Particle Polarization

Particle Polarization


a characteristic of the state of a particle; it is associated with the particle’s possession of an intrinsic angular momentum, or spin. The concept of particle polarization is close to that of the polarization of light. The latter concept means in particular that plane light waves of a given frequency, direction of propagation, and intensity may differ in polarization—that is, in the arrangement of the vectors of the electric and magnetic field strengths in space. This property is preserved in the quantum description of light; thus, a photon may have polarization.

A particle with nonzero rest mass—such as an electron or nucleus—and spin J, in units of Planck’s constant ℏ, has 2J + 1 quantum states that correspond to different orientations of the spin—that is, to different values of the projection of the spin in a given direction. The state of the particle is a superposition of these states. If the superposition coefficients are completely defined (a pure quantum state), then the particle is said to be completely polarized. If the superposition coefficients are not completely defined but are specified only by some statistical characteristics (a mixed state), we speak of partial polarization. A particle may be completely unpolarized; this means that its properties are identical in all directions, as is the case with a spinless particle, for which J = 0. In the general case, the polarization of a particle determines the degree of symmetry, or asymmetry, of the particle in space. A particle is said to be polarized in the narrow sense of the word if its symmetry characteristics include an axis such as a rotating solid body or a circularly polarized light has. If both a screw axis and spherical symmetry are absent, the polarization is referred to as alignment; an example is linearly polarized light. The polarization of particles is in general determined by the number of parameters, which is equal to (2J + 1)2 — 1.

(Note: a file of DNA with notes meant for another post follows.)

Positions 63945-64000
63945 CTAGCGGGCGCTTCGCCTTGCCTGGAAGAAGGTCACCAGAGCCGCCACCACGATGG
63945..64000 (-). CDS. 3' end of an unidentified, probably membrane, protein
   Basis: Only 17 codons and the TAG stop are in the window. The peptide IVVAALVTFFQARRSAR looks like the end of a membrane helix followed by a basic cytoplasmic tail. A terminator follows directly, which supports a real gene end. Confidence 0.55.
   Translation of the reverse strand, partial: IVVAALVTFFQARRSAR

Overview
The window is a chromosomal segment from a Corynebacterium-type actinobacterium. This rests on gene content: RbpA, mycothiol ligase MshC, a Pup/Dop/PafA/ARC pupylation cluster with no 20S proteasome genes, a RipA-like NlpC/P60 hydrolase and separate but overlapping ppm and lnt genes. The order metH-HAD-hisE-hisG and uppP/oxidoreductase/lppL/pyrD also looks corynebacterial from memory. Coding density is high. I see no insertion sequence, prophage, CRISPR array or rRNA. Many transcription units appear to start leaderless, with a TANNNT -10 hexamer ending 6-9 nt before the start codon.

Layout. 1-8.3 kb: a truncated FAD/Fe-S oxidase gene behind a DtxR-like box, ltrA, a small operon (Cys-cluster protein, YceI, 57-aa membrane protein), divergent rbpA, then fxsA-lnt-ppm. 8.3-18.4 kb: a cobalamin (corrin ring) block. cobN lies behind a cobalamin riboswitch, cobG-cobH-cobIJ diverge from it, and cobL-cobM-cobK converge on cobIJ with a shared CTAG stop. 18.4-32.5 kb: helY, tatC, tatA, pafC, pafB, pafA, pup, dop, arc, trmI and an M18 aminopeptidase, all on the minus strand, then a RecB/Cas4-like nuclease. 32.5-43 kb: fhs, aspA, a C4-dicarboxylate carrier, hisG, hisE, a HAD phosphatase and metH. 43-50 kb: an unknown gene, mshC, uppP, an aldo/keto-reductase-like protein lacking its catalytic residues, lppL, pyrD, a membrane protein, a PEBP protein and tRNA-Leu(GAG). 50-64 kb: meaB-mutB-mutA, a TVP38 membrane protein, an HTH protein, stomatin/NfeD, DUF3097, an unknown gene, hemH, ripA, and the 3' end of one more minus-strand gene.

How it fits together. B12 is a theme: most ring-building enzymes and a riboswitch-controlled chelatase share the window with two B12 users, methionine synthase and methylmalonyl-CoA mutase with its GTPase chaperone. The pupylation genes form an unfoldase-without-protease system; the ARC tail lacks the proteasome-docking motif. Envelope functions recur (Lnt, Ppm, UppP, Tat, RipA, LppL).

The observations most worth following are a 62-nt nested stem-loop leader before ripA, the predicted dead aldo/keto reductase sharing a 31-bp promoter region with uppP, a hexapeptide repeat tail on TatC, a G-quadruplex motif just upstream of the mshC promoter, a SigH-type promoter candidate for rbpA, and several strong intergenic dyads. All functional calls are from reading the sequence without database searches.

A particle with zero mass, such as a photon, has only two states, which are determined by its spin; in the general case, its polarization is determined by three parameters. Neutrinos with zero mass have the special property of always possessing complete right-handed or left-handed circular polarization.


References in periodicals archive ?
In classical DEP theories (Pohl, 1978), particle polarization is attributed to either molecular polarization captured in the permittivity of the material or by bulk conductivity.

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